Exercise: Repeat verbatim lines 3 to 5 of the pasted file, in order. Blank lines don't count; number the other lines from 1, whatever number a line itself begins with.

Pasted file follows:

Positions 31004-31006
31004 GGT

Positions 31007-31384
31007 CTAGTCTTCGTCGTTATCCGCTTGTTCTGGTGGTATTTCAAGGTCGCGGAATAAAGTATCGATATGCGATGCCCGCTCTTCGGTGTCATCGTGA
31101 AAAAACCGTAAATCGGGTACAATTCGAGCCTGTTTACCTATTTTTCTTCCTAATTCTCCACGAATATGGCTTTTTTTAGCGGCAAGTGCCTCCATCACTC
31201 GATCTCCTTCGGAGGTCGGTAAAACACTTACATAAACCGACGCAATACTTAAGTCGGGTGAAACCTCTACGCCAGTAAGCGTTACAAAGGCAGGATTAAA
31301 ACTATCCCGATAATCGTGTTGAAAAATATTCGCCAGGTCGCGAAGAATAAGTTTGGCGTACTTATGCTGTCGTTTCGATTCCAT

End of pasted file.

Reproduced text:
Positions 31007-31384
31007 CTAGTCTTCGTCGTTATCCGCTTGTTCTGGTGGTATTTCAAGGTCGCGGAATAAAGTATCGATATGCGATGCCCGCTCTTCGGTGTCATCGTGA
31101 AAAAACCGTAAATCGGGTACAATTCGAGCCTGTTTACCTATTTTTCTTCCTAATTCTCCACGAATATGGCTTTTTTTAGCGGCAAGTGCCTCCATCACTC